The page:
General care and cleaning tips to keep your humidifier running like new.
When the air is too dry in your home, a humidifier can be life-changing. Not only will it help with chapped lips and skin; it can also resolve some respiratory problems, as well as reduce static shocks and sparks (especially during the colder months).
But to be sure you’re getting the most out of your humidifier, you’re going to need to clean it regularly. Because a humidifier holds standing water—often for extended periods of time—it may attract bacteria and other microorganisms that are harmful when projected into the air.
Fortunately, this problem is easily avoided through regular cleaning of your humidifier. While each humidifier, from Honeywell to Luma Comfort, is slightly different from the next, this guide should give you the general knowledge you need to clean most household humidifiers.
What You Need To Clean A Humidifier
To clean your humidifier, you’ll need:
- Distilled Water
- Distilled White Vinegar
- Replacement Filter (Model Specific)
- Dry Hand Towels (2-3)
- Soft Sponge
You want to use distilled water, because it doesn’t have all of the minerals and impurities you’ll find in spring or tap water. This makes it less likely to leave a residue behind after it dries, which is ideal for cleaning humidifiers and other household appliances (it’s even great for cleaning water coolers). Best of all, distilled water is relatively inexpensive, and you can pick up a gallon or two from your local grocery store.
You’ve probably noticed a lot of household cleaning remedies call for distilled white vinegar. Why? Because it’s affordable, it’s safe, and it actually works! Just be mindful of how much you use and be sure to rinse thoroughly, as it tends to have a strong odor.
Many manufacturers recommend using a small amount of bleach when cleaning your humidifier. Typically, you’ll want to use one gallon of water for every teaspoon (tsp) of bleach.
Steps For Cleaning Your Humidifier
Power off and unplug your humidifier. This should always be the first step before cleaning any electric appliance.
Remove the water reservoir (or water tank). If it still contains any water, empty it into your sink or bathtub.
Remove the upper enclosure, if your humidifier has one (many do). Depending on the model, it may just lift off.
Remove the water filter, if your humidifier has one (again, many do). This too will often just lift off the unit, although some models may require you to slide it out. Some humidifiers don’t have a filter. Vicks, for instance, makes humidifiers that use “Scent Pads.” Regardless of whether your humidifier uses a filter or a Scent Pad, do not get bleach or vinegar on it.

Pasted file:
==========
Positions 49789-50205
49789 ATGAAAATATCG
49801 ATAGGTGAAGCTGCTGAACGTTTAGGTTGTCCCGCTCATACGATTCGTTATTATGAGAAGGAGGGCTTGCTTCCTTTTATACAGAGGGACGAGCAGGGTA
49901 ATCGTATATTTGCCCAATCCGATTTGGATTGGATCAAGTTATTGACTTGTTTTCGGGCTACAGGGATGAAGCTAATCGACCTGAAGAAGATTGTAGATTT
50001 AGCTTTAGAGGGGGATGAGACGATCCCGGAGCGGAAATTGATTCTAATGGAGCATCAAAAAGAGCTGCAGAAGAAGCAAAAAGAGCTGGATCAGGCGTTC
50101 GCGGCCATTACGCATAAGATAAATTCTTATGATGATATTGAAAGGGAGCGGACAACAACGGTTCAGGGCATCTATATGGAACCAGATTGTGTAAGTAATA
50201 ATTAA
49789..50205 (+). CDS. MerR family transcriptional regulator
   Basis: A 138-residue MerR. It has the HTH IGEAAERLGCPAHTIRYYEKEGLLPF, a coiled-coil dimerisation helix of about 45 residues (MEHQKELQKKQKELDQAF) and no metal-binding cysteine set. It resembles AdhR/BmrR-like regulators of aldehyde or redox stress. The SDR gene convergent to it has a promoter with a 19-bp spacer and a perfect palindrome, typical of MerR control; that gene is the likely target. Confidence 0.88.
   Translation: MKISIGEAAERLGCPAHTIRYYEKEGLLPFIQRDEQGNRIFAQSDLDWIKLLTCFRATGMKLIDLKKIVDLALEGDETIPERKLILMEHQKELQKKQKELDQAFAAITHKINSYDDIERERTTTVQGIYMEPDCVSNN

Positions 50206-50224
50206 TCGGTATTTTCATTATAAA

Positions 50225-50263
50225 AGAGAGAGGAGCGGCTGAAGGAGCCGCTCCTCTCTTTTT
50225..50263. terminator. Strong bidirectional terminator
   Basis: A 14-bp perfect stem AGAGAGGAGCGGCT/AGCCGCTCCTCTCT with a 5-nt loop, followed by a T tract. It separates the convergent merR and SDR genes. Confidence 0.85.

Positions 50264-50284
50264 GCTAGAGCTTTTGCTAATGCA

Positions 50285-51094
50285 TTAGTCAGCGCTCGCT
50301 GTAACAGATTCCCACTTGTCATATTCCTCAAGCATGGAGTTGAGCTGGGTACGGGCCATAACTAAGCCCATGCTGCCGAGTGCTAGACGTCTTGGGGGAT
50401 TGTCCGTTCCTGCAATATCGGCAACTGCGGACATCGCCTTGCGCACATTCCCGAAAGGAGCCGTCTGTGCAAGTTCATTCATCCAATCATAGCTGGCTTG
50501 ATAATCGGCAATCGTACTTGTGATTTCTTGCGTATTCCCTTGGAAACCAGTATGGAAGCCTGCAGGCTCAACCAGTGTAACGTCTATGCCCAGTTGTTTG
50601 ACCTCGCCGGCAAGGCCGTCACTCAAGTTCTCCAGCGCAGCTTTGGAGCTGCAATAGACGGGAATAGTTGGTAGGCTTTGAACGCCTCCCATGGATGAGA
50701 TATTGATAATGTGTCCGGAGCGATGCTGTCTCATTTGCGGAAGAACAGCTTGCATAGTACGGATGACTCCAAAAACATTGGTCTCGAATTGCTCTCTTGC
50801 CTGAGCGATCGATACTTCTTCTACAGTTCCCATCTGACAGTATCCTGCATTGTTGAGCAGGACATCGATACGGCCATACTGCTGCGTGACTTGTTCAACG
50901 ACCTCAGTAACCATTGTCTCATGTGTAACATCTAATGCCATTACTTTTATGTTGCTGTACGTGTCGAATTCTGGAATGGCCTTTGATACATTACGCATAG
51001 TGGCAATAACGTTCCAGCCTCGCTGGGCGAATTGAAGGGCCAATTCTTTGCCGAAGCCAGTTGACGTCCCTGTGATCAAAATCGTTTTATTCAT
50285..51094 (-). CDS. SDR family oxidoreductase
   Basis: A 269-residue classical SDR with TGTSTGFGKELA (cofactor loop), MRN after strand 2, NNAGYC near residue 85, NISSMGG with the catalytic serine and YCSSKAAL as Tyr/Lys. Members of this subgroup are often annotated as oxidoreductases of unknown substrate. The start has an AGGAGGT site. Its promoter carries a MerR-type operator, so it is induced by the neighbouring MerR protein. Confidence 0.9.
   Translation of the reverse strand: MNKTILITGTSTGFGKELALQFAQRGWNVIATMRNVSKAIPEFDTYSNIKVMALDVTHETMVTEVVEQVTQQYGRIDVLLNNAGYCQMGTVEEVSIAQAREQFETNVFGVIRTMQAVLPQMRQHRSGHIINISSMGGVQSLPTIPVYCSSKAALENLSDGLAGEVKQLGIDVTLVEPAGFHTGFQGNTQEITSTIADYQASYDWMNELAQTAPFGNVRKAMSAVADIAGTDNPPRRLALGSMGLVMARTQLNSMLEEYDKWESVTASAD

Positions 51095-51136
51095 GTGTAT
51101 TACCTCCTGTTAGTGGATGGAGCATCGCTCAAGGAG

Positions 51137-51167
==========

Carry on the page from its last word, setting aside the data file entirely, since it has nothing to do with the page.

Rinse the base of the unit thoroughly, or wipe it down with a clean, damp towel. Be thorough, otherwise you won’t get rid of all the vinegar. Do not immerse the base in water, as it could contain electrical components that should not be submerged.
Mix a solution of bleach and water (one gallon of water for every one tablespoon of bleach) and fill the water tank or reservoir with the solution. Let it sit for five to ten minutes.
Empty the solution from the tank/reservoir and rinse it thoroughly.
Dry all of your humidifier’s components thoroughly before you put it back together.
Caring For Your Humidifier: A Few Quick Tips
If you’re using tap water or spring water in your humidifier, no matter what brand of humidifier you’re using, make the switch to distilled water. As mentioned, distilled water will leave far less residue and minerals in your humidifier. This should help it last longer.
Don’t leave the same water in your humidifier for an extended period of time. Even if it’s clean, it won’t be long before unwanted microbes start to grow in there, making it much harder to clean if you want to keep using it.
Many humidifiers include a water filter. In some cases, you may be able to wash it, but depending on its age, it may be better to replace it. Your best bet here is to consult the humidifier’s instruction manual, but when in doubt, we’d suggest getting a new filter—it’s likely been in there a long time.
When looking for a replacement filter, make sure you find one that is compatible with your humidifier brand and model. If it’s not compatible, it may not fit. Do your research and check with the seller before you buy if you’re unsure.
Don’t use anything too abrasive, like steel wool, to clean your humidifier. You’ll just end up scratching it. A microfiber towel, the soft side of a kitchen sponge, or even a small hand towel should do the trick. If it’s especially dirty, a scrubbing brush might help loosen up some of the grime.
If you still have the manual, always follow the cleaning instructions provided by the manufacturer. While this guide works for most humidifiers, some may have specific instructions for cleaning that model. Always follow the manufacturer’s instructions in the owner’s manual, if available.
If you haven’t cleaned your humidifier in a really long time, a cleaning may not be enough. Fortunately, there are tons of great humidifiers for any room in any home.